Blackout Poetry: Poetry Without The Need To Write

There are many kinds of poetry out there, ranging from haiku, limerick, clerihew, and villanelle. All these require you to write on your own, but what about writing a poem made of other people’s words?

Throughout April, The Gladhill Learning Commons,  on the second floor of Linganore Hall, hosted what is known as Blackout Poetry. Interested students anonymously posted their poetry in FCC’s library through Friday, May 5.

How does it work?

Gladhill Learning Commons has a stack of book pages ripped from unused books that belonged either to the staff or from the library itself. From there, the students took a paper they wished to use and “blacked out” the text using a black crayon or marker except for the words and phrases they wish to use. They then kept piecing together the words from the book page until they created an entire poem and could turn their results into the Welcome Desk. Their work is then displayed on a whiteboard in the Learning Commons along with other poetry books, or take their piece back home.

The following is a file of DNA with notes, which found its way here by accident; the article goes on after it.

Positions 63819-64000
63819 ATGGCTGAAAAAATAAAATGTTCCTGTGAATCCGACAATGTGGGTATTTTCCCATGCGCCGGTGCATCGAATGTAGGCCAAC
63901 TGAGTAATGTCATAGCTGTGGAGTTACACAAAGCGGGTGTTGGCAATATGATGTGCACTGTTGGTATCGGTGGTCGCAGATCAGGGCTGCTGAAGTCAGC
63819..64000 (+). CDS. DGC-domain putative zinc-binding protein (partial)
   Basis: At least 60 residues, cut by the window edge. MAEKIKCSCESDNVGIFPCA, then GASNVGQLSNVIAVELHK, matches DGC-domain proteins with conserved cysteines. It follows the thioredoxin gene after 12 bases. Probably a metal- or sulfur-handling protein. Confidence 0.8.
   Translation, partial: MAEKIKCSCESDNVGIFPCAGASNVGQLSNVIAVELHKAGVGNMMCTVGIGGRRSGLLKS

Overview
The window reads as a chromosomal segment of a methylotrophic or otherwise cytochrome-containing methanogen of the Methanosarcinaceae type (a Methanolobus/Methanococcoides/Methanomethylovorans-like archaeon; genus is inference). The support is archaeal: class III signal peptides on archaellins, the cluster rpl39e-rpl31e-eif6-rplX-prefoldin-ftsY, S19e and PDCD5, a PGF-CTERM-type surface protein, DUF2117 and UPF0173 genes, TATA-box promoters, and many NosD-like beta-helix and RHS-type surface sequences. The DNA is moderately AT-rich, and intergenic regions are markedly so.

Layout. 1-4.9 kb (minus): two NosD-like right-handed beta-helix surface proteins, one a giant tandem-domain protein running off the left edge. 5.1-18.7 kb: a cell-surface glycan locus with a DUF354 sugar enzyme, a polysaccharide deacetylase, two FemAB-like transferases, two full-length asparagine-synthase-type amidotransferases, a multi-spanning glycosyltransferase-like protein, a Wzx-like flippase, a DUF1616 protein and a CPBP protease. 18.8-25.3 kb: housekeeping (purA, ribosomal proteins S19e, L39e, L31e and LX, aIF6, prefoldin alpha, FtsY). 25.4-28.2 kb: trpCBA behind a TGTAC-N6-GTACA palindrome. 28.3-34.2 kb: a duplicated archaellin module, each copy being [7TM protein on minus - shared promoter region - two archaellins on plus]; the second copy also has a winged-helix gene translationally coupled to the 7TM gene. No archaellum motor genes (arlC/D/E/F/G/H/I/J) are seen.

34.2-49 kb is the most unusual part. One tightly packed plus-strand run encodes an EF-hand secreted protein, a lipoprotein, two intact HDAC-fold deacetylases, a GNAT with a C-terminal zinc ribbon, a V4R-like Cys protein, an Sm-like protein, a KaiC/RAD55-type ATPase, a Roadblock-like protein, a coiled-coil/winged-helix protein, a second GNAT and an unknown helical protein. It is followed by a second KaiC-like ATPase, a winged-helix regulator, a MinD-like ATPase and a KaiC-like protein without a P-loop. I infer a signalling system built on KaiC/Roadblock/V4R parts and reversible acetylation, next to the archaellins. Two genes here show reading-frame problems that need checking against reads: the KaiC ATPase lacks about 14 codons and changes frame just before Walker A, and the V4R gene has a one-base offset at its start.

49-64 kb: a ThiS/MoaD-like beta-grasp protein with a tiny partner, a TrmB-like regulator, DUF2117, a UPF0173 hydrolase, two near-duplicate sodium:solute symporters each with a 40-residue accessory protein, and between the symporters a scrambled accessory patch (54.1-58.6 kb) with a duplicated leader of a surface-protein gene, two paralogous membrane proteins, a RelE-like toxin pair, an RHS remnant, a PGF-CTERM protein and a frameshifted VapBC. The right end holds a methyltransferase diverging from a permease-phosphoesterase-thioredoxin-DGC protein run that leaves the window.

Melanie Adams, learning assistant for FCC, who was responsible for introducing the idea to the library.

“April is National Poetry Month,” she said. “Poetry can be inspiring. Creating a blackout poem can be quick and easy or lengthy and involved. The main idea behind the display was to engage FCC students and provide them with the opportunity to be creative and celebrate the month with us. The display also contains some of our most interesting poetry books from the library collection. These books are available to check out.”

Adams was pleased with the results.

“It has been really nice to see students stop by the display and take a page,” she said. “They can create a poem and take it with them or leave it with us. Currently, we have 12 on display. It has definitely been a success for the library team.”

She had a difficult time choosing her favorite. She said she couldn’t comment on a particular one due to the anonymity of the poems, she assured us that from her readings, they were “very uplifting and positive.”

Adams hopes to have more programs similar to Blackout Poetry.

“This is the first interactive poetry display here in the Gladhill Learning Commons since before the pandemic,” Adams said. “We love engaging students and will continue to create ways for them to connect with our library resources.”

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